Brendon McCullum recently found his feet. Now he’s putting them to good use.
If you’ve read the page we just linked to, this might sound kind of familiar. This is the Test version of that post.
Brendon McCullum’s had 52 Test innings. In his first 45, he managed two hundreds and six fifties. In his last seven, he’s added another three fifties – all against England. That in itself wouldn’t count for much if it weren’t standing unsteadily atop his form in the shorter forms of the game.
Brendon McCullum hit the record Twenty20 score recently and the Brendon McCullum one-day post mumbles on and on about how he’s started to come good in that form. He’s a batsman on the up and maybe yesterday’s 97 was a sign that he’s starting to think he can do the same in Tests.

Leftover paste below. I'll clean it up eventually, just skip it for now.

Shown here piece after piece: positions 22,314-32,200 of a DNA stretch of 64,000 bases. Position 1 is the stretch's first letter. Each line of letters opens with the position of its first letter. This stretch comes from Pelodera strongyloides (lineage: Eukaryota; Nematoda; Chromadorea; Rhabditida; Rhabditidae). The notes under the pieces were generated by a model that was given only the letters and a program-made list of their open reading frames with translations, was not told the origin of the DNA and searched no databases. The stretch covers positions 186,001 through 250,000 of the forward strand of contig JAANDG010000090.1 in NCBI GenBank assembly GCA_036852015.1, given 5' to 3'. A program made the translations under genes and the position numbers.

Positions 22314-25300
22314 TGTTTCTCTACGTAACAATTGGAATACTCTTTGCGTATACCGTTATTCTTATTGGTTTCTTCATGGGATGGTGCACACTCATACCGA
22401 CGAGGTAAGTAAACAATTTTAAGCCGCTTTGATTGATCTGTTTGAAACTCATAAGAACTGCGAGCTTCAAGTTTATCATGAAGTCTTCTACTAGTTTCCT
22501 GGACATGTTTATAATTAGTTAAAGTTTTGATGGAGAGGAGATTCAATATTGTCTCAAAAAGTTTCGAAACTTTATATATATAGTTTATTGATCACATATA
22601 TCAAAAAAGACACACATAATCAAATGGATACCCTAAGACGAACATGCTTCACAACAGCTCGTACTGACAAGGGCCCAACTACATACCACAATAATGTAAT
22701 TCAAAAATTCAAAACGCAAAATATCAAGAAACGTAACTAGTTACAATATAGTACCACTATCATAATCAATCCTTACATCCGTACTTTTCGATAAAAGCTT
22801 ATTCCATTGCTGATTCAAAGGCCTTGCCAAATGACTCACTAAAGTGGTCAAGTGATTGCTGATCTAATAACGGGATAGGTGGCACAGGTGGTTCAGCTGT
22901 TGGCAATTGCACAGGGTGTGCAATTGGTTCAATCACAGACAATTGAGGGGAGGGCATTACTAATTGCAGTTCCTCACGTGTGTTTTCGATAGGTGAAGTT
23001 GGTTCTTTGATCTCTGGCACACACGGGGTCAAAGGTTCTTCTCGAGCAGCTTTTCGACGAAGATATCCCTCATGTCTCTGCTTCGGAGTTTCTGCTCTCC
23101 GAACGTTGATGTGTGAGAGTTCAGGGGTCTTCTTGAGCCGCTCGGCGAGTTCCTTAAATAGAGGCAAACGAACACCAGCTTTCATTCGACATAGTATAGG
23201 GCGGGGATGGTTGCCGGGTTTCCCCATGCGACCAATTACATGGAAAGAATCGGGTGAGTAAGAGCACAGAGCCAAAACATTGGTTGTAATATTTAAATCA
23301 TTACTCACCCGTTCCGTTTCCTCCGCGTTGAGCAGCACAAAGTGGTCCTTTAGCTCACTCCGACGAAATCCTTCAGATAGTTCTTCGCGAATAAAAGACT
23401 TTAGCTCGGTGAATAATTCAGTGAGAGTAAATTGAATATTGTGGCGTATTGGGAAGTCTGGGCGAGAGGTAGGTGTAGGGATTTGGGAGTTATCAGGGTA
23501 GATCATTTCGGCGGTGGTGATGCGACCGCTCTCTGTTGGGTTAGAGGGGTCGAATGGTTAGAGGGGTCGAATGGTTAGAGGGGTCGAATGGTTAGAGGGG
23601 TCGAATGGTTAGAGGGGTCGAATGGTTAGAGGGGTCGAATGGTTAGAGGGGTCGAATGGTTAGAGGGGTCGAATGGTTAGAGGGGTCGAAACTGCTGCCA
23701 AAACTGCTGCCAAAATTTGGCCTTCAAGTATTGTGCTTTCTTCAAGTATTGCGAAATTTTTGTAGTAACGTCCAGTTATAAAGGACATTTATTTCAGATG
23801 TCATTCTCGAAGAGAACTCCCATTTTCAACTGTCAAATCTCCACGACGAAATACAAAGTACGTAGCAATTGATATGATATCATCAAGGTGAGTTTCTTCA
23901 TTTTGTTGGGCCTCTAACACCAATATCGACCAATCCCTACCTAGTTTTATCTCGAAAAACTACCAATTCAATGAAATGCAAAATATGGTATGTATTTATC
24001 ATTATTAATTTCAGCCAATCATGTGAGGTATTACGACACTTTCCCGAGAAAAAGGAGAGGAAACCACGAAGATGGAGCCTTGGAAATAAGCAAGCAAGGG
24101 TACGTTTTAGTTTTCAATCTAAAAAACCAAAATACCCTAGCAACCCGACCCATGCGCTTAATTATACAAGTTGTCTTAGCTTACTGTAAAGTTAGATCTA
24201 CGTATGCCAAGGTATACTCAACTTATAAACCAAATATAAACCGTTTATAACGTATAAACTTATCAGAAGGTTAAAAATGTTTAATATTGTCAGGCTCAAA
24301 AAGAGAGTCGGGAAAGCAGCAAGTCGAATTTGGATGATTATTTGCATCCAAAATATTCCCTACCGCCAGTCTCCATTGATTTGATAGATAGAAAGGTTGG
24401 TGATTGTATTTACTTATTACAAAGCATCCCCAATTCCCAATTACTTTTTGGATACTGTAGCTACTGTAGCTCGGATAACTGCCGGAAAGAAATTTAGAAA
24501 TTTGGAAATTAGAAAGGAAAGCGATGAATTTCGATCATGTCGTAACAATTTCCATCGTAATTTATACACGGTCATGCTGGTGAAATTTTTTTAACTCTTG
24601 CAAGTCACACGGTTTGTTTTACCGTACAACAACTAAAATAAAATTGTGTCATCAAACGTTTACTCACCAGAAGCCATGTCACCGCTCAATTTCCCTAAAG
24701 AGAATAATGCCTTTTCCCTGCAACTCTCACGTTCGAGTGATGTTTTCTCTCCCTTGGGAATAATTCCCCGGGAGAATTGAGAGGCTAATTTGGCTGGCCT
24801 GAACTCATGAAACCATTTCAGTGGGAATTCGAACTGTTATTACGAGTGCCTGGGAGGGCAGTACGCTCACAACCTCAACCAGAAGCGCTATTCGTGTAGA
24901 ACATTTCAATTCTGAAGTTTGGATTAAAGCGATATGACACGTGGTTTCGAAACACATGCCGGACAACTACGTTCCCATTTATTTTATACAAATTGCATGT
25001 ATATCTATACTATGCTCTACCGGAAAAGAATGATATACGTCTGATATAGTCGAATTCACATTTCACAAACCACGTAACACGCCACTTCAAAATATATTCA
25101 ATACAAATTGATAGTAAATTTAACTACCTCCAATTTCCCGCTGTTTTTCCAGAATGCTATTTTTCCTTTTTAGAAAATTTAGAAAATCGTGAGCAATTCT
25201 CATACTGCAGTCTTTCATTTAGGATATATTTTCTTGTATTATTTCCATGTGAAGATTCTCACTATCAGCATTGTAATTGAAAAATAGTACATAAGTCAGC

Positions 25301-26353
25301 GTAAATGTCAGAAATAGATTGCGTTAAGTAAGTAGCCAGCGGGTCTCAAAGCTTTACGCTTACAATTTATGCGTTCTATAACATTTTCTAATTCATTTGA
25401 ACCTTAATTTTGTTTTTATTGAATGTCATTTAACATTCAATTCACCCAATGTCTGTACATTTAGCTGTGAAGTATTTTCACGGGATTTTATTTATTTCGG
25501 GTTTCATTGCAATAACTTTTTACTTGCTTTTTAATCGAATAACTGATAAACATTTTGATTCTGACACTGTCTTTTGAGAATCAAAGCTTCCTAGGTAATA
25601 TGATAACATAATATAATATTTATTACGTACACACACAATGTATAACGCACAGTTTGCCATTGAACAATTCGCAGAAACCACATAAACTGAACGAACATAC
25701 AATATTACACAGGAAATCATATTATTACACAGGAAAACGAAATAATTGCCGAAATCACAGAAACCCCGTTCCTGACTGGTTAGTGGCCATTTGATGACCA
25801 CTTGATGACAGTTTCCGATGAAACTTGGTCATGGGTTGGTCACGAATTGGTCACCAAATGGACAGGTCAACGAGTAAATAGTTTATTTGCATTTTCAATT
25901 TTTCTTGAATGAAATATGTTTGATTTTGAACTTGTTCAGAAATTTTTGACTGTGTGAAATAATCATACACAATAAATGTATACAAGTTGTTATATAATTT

Why not use the same approach? It’s been working for him. If anything, he could be even more successful. In Twenty20 and when opening one-day innings, you’ve really got to go after every ball. In Tests he’s got the luxury that he can leave some of the more dangerous deliveries while still flaying everything else.
In fact, he could leave even the semi-dangerous deliveries and maybe just work ones and twos off the bad balls. He could bat all day if he really minimises risk. Oh, wait. This isn’t using the same approach at all, is it?
England v New Zealand, first Test at Lord’s – day one
New Zealand 208 (Brendon McCullum 97, James Anderson 3-42)